It’s quite easy to stock our refrigerators with delicious, power-packed food, when we discover what our particular needs actually are. It takes some concentrated effort at first to discover our body’s unique requirements, then we need strength to put into practice these new steps. When we approach this endeavor with courage and perseverance, we rise above hindrances brought on by old detrimental habits, which is true in both eating and life at large.
In this way we can live more freely in every respect, promoting vibrant bodies, minds, and spirits-all of which we purpose to guard with diligence. Enjoy this delicious dish, which increases vitality and brings immense pleasure.
- https://www.today.com/food/best-healthy-pasta-alternative-might-be-made-lentils-t149072 and https://www.medicalnewstoday.com/articles/323529.php
- Reay Tannahill, Food in History (New York: Three Rivers Press, 1988, 1973), p. 234.
- Ibid., p. 234.
- Ibid.., pp. 235, 236.
- Ibid., p. 236, 237.
- Facsimile of Mrs. Cornelius, The Young Housekeeper’s Friend (Boston: Brown, Taggard and Chase, 1859), p.. 176..
8 oz dried pasta (I used the alternative, organic, red lentil sedanini from Trader Joe’s)
8 tbsp ghee or butter (I prefer ghee-recipe below-made from grass-fed Kerry butter, which is available most reasonably at our local Winco; Costco also carries this inexpensively-often with great sales.)
1 lg onion, chopped small
24 oz fresh spinach leaves (Packages of organic are available at Trader Joe’s for $2.29/ 6oz.)
1 1/2 c (6 oz) Gruyere cheese, grated (Also available reasonably at Trader’s.)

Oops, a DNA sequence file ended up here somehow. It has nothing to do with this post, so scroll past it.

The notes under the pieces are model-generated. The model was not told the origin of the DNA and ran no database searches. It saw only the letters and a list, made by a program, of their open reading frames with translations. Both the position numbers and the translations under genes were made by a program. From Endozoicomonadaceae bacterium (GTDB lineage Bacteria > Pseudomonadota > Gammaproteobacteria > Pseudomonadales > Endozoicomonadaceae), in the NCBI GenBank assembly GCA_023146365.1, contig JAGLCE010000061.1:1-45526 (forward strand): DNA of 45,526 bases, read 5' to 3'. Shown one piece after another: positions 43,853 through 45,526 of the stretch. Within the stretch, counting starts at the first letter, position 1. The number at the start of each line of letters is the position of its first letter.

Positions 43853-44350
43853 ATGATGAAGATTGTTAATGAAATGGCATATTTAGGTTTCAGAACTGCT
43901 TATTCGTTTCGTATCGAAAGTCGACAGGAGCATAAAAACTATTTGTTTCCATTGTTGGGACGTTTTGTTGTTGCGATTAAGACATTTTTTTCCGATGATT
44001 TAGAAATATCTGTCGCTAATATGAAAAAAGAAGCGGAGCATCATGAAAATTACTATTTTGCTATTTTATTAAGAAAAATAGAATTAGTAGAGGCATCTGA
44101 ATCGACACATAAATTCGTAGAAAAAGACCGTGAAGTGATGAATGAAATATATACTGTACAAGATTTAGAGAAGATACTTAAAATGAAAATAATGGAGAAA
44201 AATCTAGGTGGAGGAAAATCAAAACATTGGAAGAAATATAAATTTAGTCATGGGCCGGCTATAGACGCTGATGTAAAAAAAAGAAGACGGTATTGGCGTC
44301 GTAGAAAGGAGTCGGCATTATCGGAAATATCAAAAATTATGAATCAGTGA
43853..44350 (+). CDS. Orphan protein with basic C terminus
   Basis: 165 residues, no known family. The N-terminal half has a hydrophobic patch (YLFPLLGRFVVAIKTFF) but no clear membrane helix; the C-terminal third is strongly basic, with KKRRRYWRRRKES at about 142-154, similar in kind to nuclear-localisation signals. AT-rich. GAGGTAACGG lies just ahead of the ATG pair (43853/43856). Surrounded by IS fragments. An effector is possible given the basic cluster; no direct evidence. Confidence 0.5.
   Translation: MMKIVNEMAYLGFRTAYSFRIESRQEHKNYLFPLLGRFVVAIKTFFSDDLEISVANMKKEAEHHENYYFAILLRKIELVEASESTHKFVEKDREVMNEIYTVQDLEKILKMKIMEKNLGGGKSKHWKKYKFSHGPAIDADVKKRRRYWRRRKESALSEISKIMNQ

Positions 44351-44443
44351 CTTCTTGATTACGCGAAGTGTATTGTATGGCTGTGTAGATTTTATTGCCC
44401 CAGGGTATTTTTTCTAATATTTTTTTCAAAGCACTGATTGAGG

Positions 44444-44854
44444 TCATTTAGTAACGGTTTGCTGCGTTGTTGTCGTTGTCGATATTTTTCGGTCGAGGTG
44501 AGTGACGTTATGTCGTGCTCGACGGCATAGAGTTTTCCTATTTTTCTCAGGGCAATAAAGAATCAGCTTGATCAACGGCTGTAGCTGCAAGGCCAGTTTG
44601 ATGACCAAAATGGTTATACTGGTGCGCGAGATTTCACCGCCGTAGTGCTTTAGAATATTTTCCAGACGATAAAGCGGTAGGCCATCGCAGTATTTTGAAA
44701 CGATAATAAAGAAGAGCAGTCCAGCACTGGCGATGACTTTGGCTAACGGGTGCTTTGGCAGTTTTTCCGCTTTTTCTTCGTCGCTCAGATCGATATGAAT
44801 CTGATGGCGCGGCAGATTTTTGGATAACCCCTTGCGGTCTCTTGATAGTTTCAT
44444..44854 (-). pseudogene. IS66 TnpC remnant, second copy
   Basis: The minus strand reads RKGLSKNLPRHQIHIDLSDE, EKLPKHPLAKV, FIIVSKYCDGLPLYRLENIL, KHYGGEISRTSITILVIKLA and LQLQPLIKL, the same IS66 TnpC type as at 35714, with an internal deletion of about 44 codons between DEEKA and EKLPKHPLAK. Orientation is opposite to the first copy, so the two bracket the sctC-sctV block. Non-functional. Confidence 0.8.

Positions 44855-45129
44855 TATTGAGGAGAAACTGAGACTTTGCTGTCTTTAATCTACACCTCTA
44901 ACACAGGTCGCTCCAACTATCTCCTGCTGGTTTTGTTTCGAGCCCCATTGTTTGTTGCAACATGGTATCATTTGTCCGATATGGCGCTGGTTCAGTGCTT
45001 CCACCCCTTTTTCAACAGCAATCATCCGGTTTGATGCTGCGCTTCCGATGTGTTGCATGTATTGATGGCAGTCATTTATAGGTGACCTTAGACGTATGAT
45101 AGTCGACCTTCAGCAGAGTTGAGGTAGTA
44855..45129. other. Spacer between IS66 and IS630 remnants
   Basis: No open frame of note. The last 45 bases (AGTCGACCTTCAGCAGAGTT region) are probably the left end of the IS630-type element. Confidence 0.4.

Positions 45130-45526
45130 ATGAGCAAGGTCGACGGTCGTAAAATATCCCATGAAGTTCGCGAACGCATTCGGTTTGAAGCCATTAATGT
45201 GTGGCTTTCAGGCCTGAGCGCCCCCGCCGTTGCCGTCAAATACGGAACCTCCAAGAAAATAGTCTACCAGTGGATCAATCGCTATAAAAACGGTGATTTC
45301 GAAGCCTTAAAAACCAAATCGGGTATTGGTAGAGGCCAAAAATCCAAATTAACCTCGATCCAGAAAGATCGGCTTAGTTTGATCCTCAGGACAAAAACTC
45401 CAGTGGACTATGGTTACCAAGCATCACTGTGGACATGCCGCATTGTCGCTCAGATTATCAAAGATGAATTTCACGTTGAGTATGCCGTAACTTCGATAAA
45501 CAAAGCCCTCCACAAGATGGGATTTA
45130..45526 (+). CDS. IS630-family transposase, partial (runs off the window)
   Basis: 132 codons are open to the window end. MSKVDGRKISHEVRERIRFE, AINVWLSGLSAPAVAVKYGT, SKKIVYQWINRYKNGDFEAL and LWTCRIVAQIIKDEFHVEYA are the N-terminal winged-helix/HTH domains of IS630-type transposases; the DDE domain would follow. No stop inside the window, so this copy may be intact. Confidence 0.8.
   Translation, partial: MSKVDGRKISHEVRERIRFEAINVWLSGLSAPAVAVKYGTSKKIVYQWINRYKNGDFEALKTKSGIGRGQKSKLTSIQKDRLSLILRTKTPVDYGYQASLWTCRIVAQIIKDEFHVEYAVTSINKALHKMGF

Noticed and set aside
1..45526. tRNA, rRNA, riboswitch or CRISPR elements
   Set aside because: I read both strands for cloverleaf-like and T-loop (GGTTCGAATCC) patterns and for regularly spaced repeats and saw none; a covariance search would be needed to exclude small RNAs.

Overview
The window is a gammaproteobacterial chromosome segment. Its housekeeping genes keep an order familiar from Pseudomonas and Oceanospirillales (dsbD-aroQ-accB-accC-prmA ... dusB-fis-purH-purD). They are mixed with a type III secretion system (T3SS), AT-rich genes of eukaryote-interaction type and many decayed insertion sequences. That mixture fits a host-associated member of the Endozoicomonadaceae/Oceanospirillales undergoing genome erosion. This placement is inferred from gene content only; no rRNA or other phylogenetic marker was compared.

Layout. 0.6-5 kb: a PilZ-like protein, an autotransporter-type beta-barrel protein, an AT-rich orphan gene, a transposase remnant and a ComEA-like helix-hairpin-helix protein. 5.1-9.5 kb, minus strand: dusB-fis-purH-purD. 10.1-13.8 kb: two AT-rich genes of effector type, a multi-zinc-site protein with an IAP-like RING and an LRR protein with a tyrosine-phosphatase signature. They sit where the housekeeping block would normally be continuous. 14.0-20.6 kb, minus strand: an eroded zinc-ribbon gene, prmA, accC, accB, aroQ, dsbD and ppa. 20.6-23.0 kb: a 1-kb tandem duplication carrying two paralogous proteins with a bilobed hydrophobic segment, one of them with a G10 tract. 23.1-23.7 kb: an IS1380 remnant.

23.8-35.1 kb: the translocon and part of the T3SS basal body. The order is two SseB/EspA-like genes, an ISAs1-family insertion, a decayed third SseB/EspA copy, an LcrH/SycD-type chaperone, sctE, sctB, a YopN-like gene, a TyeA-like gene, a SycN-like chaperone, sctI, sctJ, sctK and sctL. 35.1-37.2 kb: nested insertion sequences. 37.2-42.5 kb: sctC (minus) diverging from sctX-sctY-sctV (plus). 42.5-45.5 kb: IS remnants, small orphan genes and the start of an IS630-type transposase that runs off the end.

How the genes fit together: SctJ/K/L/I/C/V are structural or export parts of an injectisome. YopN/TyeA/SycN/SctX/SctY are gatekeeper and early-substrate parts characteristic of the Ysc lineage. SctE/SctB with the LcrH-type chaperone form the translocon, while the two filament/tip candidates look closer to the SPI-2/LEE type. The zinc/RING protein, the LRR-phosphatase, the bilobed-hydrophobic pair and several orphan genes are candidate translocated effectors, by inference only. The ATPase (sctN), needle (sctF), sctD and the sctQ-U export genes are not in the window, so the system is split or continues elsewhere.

Salt and pepper to taste (Himalayan, pink, or Real Salt is critical for optimum health; a fine grind Himalayan salt is available at Costco for $4.95 for 5 lbs.)
If substituting butter for ghee, go directly to step 6. To prepare health-giving ghee, which takes about 12 minutes, first prep a coffee-filter-lined strainer, over a heat-proof dish, and set aside. Using only a heavy-bottomed saucepan, melt 8 oz unsalted butter-preferably Irish, grass-fed, Kerry butter from Costco-over medium heat, shaking pan to speed up melting. Note: there is less wastage using only half a pound of butter, compared to doubling recipe with a pound.
When melted, cook until an even layer of white whey proteins forms on top (see photo above).
Continue cooking until milk solids break apart, and foam subsides, temperature will be about 190 degrees (a thermometer isn’t required); see photo. At this stage you have clarified butter. Note: if foam is starting to brown deeply and quickly, your pan is not heavy enough to make ghee; thus, remove from heat and immediately strain this clarified butter in a coffee-filter-lined strainer.
To proceed with ghee, cook butterfat until second foam rises-it will begin to build in pan, as is seen in photo. This will take 2-3 more minutes, and temperature will reach 250 degrees. The foam will rise in pan, and there will be a hint of golden color forming at the edge of foam (see photo). Watch carefully as dry casein particles, settled on bottom of pan, will brown quickly.
- Immediately, gently strain butterfat through a coffee filter, into a heat-proof dish. Cool and transfer into an airtight container to keep out moisture. This lasts for many weeks, at room temperature, and up to six months, when stored in the refrigerator.
- In a covered stock pot, over medium heat, bring to a boil: 4 qt water, 1 tbsp oil, and 2 tsp salt.
- Grate cheese and set aside.
- Melt 8 tbsp (4 oz) of ghee, or butter, in a large sauté pan over medium heat; add chopped onion and sweat-cook until translucent.
When onion is cooked, add part of the spinach to pan and cook, adding more spinach as the first becomes limp (see photo).
- Meanwhile when water is boiling, add pasta to pot and cook for 5-6 minutes, until desired tenderness. Remove from heat and drain.
- Add cooked pasta to pan of onions/spinach; stir gently until heated through.
- Toss with grated cheese; season with salt and pepper to taste. See photo at top of recipe.
- This is an incredible taste treat!